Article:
Does electricity always flow to ground?

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asked May 6, 2022 in Science by 98pstarget (1,370 points)
Does electricity always flow to ground?

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answered May 12, 2022 by Gregorysharp (8,000 points)
Electricity does not always flow to ground.

For example if you touch a live wire then you will get shocked as the electricity will travel through you either way.

Although if a short circuit happens and the hot wire touches the ground wire then the electricity will then flow to ground but it will travel through other things as well.

If the electrical circuit is properly grounded then the breaker should trip or the fuse should blow in the event of a short circuit.

The purpose of a ground wire is to give excess electrical charges a safe place to go.

The solid mass of earth below our feet has a negative electrical charge, which means positive electrical charges are naturally attracted to it.

A circuit can work without a ground.

The ground wire on a circuit is a means of protecting you from shocks.

However you do have to have the neutral wire and the hot wire connected to complete the circuit.

If you disconnect the neutral side then the current cannot flow and the circuit is broken.

Without grounding, power surges or equipment damage could render electrical circuits dangerous or destructive.

They could damage attached electrical appliances, shock nearby people, or even start fires.

Grounding is an important safety feature for any structure's electrical system.

Electricity travels at near the speed of light which is 670,616,629 miles per hour,1 or 300 million meters per second.

The speed of electrons is 1 cm/sec which is about as fast as an ant scurries on the ground.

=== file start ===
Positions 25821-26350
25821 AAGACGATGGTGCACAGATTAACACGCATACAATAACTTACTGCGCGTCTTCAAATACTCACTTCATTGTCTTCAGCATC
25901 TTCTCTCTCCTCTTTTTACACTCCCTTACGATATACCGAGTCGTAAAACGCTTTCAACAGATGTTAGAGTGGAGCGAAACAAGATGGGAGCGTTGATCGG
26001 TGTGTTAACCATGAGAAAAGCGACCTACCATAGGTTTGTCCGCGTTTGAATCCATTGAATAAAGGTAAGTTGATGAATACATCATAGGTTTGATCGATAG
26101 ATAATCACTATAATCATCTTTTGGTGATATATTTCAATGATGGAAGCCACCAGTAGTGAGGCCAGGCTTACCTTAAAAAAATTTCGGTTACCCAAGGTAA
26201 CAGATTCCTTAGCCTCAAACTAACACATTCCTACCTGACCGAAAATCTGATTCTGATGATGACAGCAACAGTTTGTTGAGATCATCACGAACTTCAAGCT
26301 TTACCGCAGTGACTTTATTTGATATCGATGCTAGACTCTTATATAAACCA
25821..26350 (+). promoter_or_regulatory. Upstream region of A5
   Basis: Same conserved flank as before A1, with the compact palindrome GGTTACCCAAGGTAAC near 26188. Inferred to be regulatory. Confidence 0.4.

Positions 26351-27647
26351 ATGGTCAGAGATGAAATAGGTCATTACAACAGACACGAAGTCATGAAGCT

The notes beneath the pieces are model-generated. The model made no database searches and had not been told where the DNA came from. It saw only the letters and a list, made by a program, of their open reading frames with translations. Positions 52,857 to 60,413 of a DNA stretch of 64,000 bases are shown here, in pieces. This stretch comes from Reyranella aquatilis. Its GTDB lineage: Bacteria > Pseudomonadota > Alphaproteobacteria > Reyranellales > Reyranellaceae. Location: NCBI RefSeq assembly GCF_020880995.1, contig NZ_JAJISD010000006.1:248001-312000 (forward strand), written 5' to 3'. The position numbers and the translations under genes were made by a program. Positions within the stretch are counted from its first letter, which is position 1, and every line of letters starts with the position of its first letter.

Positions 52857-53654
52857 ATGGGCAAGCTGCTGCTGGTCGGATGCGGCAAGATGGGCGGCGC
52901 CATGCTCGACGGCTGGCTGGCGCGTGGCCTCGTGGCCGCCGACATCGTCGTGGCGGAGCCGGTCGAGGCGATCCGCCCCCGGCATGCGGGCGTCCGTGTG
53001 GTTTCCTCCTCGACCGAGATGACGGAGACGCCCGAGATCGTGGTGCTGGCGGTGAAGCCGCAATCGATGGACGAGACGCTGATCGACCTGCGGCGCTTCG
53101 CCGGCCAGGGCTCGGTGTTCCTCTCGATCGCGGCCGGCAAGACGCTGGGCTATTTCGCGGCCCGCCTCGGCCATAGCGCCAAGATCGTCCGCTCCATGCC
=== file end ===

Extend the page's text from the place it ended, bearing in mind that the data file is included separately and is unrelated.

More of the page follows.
With this simple analysis, we see that the speed of an electron in a wire is incredibly slow compared to the speed of light in air.

The word electricity refers generally to the movement of electrons through a conductor in the presence of a potential difference or an electric field.

The speed of this flow has multiple meanings.

Electrons don't move in a wire like water flows through a pipe although the electrons move across the wire along with atoms.

Any conductor (thing that electricity can go through) is made of atoms.

Each atom has electrons in it.

If you put new electrons in a conductor, they will join atoms, and each atom will deliver an electron to the next atom.

Electricity does have mass.

The invariant mass of an electron is approximately 9.109×10−31 kilograms, or 5.489×10−4 atomic mass units.

A moving magnet becomes more massive due to its increase of energy, and this additional inertia causes its electric field to increase in strength as well. Hence E = mc^2.

Electricity actually flows in wire at about the same speed of light.

The speed at which electricity flows in a wire is 670,616,629 miles per hour,1 or 300 million meters per second.

A concept called Faraday's Law recognized that when you have spinning magnets near a coil of wire, you make a voltage.

You can use that voltage to push electrons through wires and those moving electrons go to where they're supposed to be and can do work.

 That's essentially how the electric grid works.

Electricity is the set of physical phenomena associated with the presence and motion of matter that has a property of electric charge.

Electricity is related to magnetism, both being part of the phenomenon of electromagnetism, as described by Maxwell's equations.

Electric charge is a fundamental property of matter and is borne by elementary particles.

In electricity the particle involved is the electron, which carries a charge designated, by convention, as negative.

The 4 types of electricity are.

Static Electricity. Static Electricity is nothing but the contact between equal amount of protons and electrons (positively and negatively charged subatomic particles).
Current Electricity. Current Electricity is a flow of electric charge across an electrical field.
Hydro Electricity.
Solar Electricity.

Electric generators work on the principle of electromagnetic induction.

A conductor coil (a copper coil tightly wound onto a metal core) is rotated rapidly between the poles of a horseshoe type magnet.

The conductor coil along with its core is known as an armature.

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